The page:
“I was paying both my employees including rent and buying clinic supplies from my pocket and as an intern, I was just paid Ksh 48,000 (US$436.64),” says Dr. Okoth who in April 2012 was transferred to Nyeri Provincial Hospital, which is 150 km NorthEast of Nairobi as a medical officer, a move that arguably worsened his business prospects.

Meanwhile in December 2012 while traveling to Nairobi to carry out a routine check at the clinic, he was involved in a grisly road accident that left his car written –off leading an insurance company to pay him Ksh 600000 (US$5,463) as compensation.

He agonized about buying another vehicle as a replacement but instead opted to approach a medical equipment provider.

After making a down payment of Ksh600, 000, the hospital was provided with X-ray and ultrasound machines as well as theater equipment.

“I do not know how they accepted my down payment but even in my shaky financial status they gave me equipment worth about Sh4 million (US$ 36,427),” he said, of the Dec 2012 transaction.

“I was then required to fork out Ksh 232, 000 (US$ 2112) monthly as loan repayment and I had no idea where I was going to get the money from. I only had faith that things would work out in my favor,” he says.

With new equipment installed, Dr. Okoth hoped to divert patients that visited public hospitals within the Ruai neighborhood into his medical boutique.

“I remember the theater was in some small room but it could save a life when the occasion called for it,” he says.

Unfortunately, the business failed to pick up as he had anticipated and he was forced to take another loan from a bank to make the first payment to the medical equipment suppliers.

When he eventually got an opportunity to spend time at the clinic he was surprised that within 12 hrs the books indicated Ksh 26, 000 ($ 237) had streamed in.

“ When I was in Nyeri the team I had employed was telling me no patients were showing up and when the going was good they were only able to record Ksh 2000 daily which was a rare occurrence. So I was routinely forced to pay them from my pocket. It’s then that I realized they had been stealing from me and I parted ways with them,” says Dr. Okoth.

He then hired a clinical officer whom he had supervised during his internship at the Nyeri Provincial Hospital to supervise the medical facility.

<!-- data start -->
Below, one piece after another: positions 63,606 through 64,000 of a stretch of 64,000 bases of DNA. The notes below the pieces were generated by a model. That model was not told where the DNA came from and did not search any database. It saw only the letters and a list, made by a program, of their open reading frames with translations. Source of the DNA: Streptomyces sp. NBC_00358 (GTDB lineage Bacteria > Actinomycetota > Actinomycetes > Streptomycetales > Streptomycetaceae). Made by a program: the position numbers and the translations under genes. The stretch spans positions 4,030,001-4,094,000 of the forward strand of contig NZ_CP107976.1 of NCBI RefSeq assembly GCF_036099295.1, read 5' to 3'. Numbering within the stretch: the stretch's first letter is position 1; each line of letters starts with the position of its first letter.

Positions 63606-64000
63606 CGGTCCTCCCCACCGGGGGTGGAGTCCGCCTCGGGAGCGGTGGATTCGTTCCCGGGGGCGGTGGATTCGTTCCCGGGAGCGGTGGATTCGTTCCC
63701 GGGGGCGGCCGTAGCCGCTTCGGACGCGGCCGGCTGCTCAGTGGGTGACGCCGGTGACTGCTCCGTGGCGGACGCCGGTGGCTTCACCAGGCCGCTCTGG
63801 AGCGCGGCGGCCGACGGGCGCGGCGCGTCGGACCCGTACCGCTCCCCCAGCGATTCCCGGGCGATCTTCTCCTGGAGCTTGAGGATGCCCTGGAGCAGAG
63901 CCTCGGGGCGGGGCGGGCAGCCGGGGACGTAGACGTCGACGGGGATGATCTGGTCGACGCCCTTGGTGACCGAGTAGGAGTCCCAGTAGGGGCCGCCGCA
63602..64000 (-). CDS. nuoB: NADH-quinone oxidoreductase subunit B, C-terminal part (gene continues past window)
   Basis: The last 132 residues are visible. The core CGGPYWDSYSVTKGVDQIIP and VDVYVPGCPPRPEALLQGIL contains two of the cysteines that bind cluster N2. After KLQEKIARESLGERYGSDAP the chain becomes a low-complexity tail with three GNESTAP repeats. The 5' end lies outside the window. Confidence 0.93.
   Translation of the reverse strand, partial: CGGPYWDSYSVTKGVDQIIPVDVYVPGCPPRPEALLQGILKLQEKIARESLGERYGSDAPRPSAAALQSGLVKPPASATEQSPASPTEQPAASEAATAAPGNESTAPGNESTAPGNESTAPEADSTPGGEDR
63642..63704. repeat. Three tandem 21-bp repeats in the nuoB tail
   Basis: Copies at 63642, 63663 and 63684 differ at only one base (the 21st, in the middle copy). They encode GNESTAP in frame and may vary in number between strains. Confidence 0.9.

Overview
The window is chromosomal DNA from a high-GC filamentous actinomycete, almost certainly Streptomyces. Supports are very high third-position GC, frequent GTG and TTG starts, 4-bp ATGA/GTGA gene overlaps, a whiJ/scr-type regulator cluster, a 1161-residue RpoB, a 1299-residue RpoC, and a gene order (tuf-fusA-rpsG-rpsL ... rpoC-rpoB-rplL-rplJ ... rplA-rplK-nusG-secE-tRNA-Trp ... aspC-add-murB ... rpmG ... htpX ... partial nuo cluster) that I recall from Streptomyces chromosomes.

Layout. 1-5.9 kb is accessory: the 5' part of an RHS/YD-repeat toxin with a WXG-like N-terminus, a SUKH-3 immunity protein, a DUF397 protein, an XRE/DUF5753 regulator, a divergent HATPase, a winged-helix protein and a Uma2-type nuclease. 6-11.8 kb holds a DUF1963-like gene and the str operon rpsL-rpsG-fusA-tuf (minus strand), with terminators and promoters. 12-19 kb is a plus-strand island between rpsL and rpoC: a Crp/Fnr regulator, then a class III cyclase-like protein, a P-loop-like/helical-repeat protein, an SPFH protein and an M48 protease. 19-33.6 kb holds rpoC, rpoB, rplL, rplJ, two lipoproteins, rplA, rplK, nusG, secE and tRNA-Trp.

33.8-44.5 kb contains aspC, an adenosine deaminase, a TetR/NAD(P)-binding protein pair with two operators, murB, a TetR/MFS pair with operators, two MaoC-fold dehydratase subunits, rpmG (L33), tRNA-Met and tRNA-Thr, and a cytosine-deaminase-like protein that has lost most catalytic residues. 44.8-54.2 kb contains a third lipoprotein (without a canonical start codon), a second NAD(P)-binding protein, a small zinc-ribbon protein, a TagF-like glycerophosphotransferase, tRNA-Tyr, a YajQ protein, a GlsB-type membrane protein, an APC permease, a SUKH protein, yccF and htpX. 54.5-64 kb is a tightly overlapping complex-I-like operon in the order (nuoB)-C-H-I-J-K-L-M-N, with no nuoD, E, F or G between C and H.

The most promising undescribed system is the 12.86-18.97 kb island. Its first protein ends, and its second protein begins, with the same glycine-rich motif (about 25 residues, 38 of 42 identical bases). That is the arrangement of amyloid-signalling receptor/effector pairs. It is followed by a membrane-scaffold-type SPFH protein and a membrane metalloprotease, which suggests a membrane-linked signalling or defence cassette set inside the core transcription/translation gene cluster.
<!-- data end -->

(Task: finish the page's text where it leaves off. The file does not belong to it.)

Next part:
Then in Dec 2013, the country experienced a doctors’ strike and Dr. Okoth got time to camp at the clinic it was at this point that he realized the people he had employed were actually stealing from him.

They would under-report the clients they had served and many times he would go back to his pocket to get the clinic running to a point where he was about to give up. But on the first day, he camped there he saw 20 patients as opposed to the average six patients the clinic used to attend to daily. So I fired all of them,” he says.

 “ This was like a re-birth for  Ruai Family Hospital. It’s always dark before dawn,” he says.

RFH Health Care Hospital

RFH Health Care Hospital

In June 2014, a month before his internship in Nyeri ended he received a financial boost from a Government run Youth Development Enterprise Fund (YDEF) which loaned him Ksh 1.8 million (US $ 16374.06).

From his experience, Dr. Okoth says people interested in starting a business should not be afraid of taking bank loans if they possess a vision.

 “Don’t be scared of risks because the biggest risks have the biggest rewards,” he says.

A month later the clinic relocated to a bigger space within Ruai for verifiably the space he was operating from had become too small for the business.

“I spoke with the landlord of this premises and he was very kind to us. I also convinced my girlfriend to sell her car. We used the cash to clear our debts and also partition the new building,” he says.

Now the Ruai Family Hospital was occupying all three floors of an imposing building in Ruai Town and was the biggest private health facility in the town.

“It was a journey and we were now making ends meet,” says Dr. Okoth.

The hospital now had 40 beds, and 12 permanent employees and could afford to hire top doctors on a need basis.

“On average, we served 60 patients daily and we were now listed with all major insurance companies in Kenya including the government-run National Health Insurance Fund (NHIF),” he says.

In 2017 Dr. Okoth bought land within the same Ruai locale and began putting up a landmark building which in 2019 saw the emergence of the celebrated 100- bed RFH Specialist Hospital, the name change indicative of the ambition imbued in the D.N.A of the 36-year-old doctor who currently owns four hospitals, all fixated on serving what he calls the “lower mass market”

“I want RFH to be the next disrupter in healthcare. I see the brand becoming a Pan African Group. And the biggest challenge in Africa is getting access to health care and mostly not because of location but because of the cost and value of health care and that is the disruption we are working towards. I see a continental brand, ” says Dr. Okoth.

It turns out that after 12 years of running the hospital Dr. Okoth this January 8  announced he would be exiting the CEO perch. 

“I will therefore be handing over the day-to-day operations of this institution to a team of very able management,” he said.